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Ruth Tobias in the Weekly Dig


At the narrative center of Brookland, Emily Barton’s second novel, is a drawing””a sketch of the bridge that gin manufacturer Prue Winship dreams of erecting between Manhattan and Brooklyn at the dawn of the 19th century; however, it doesn’t so much depict a would-be architect’s invention as represent the fundamental need to invent in the first place. As it turns out, the willingness of its illustrator, Prue’s mute sister Pearl, to conform to Prue’s detailed specifications is finite; only too late does it become clear that Pearl has her own ideas about the way the world works, and an equally fierce capacity for expressing them. It’s not just that our creative urges define us; Brookland suggests that, even more than love, imagination makes or breaks us””or does both, even in the same moment… Barton’s gift with Brookland, as with [The] Testament [of Yves Gundron], is to immerse you gradually in a part-historical, part-mythical world.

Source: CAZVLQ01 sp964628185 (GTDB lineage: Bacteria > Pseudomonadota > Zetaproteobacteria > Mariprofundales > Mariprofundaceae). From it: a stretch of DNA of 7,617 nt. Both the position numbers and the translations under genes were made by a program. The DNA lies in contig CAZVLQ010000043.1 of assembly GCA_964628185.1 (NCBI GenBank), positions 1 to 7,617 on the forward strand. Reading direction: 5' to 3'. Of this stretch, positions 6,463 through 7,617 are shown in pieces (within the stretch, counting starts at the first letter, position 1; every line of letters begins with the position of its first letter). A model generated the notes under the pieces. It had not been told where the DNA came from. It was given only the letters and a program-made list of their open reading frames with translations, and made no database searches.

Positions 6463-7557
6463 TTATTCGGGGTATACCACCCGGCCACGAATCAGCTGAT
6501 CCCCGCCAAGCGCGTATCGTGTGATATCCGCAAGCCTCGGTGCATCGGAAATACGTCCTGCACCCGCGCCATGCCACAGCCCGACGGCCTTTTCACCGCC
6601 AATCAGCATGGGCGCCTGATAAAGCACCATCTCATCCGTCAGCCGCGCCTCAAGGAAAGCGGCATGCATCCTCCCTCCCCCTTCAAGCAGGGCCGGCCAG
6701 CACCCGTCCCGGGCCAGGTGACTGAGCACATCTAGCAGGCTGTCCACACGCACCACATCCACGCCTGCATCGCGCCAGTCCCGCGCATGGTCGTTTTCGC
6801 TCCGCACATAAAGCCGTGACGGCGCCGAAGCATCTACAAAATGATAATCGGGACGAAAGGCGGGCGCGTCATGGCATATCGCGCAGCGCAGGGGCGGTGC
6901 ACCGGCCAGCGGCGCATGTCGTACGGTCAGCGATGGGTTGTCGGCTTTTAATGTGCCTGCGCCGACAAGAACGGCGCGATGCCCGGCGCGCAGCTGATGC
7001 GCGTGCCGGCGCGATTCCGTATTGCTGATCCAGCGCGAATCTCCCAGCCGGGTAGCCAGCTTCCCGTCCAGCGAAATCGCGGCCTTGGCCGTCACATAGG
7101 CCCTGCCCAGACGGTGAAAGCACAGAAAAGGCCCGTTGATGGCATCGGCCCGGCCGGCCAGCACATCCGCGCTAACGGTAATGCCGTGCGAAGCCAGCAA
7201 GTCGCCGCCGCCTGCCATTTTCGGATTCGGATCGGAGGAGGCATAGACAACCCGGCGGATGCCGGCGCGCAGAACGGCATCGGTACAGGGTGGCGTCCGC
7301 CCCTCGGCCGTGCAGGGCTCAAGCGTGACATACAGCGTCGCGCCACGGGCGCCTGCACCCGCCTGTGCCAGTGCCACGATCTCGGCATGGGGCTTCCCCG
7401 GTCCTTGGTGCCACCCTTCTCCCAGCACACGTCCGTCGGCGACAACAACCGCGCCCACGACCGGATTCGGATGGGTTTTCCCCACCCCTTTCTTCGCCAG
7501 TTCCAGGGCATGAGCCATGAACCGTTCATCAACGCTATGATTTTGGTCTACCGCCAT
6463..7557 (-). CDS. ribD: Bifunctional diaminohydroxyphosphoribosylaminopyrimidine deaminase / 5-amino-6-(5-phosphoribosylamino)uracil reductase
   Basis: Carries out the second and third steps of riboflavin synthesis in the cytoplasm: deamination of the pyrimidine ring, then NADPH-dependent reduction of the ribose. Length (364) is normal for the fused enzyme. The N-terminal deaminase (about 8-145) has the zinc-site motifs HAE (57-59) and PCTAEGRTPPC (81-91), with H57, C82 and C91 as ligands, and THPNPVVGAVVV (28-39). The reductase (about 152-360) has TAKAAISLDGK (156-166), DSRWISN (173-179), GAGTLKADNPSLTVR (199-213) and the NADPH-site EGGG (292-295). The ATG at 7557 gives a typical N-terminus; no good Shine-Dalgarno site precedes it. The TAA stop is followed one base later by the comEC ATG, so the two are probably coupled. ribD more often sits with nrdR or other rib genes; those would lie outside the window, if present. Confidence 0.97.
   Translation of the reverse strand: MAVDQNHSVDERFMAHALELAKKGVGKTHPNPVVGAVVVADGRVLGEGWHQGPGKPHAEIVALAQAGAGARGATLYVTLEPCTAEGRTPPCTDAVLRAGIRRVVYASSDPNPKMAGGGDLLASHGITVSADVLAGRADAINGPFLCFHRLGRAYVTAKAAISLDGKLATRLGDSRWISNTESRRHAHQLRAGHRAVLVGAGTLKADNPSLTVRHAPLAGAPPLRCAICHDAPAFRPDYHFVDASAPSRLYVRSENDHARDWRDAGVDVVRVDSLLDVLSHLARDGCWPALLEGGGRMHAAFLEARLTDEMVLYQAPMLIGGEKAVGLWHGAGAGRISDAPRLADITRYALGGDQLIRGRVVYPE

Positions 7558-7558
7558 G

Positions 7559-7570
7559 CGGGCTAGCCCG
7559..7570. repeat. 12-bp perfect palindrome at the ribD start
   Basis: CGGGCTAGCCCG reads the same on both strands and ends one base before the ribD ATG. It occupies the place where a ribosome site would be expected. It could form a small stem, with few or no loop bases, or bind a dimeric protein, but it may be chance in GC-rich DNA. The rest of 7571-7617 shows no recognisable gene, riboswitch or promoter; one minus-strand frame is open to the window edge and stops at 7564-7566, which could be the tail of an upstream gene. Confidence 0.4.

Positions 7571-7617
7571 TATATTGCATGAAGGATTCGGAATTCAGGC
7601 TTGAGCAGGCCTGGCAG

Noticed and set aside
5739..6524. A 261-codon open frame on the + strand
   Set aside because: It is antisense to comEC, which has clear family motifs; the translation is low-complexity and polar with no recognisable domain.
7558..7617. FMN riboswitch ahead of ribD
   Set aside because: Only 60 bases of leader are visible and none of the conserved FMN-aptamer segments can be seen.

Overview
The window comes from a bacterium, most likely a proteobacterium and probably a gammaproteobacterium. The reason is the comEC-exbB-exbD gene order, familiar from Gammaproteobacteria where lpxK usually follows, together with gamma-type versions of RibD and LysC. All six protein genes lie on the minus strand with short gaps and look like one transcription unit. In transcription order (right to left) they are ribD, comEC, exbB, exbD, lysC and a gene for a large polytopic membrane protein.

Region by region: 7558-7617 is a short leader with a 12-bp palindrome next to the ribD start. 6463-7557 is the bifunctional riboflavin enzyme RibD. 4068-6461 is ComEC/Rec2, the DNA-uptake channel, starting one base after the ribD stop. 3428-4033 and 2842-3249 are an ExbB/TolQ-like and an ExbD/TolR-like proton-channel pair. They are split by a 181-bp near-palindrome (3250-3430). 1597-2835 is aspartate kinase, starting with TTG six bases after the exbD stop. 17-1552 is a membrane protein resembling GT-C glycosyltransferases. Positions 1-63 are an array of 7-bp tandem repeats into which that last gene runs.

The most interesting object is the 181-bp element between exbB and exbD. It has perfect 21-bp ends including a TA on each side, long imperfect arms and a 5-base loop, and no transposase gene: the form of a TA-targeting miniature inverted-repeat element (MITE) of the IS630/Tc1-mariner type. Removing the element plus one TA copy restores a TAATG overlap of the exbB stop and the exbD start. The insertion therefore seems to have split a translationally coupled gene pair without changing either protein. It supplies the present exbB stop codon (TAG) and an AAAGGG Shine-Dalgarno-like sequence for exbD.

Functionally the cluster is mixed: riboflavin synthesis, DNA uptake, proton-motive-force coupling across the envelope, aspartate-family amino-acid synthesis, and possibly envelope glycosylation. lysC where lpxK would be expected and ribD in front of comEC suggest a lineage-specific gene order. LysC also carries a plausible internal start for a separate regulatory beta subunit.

– Ruth Tobias, the Weekly Dig on Brookland
on Brookland

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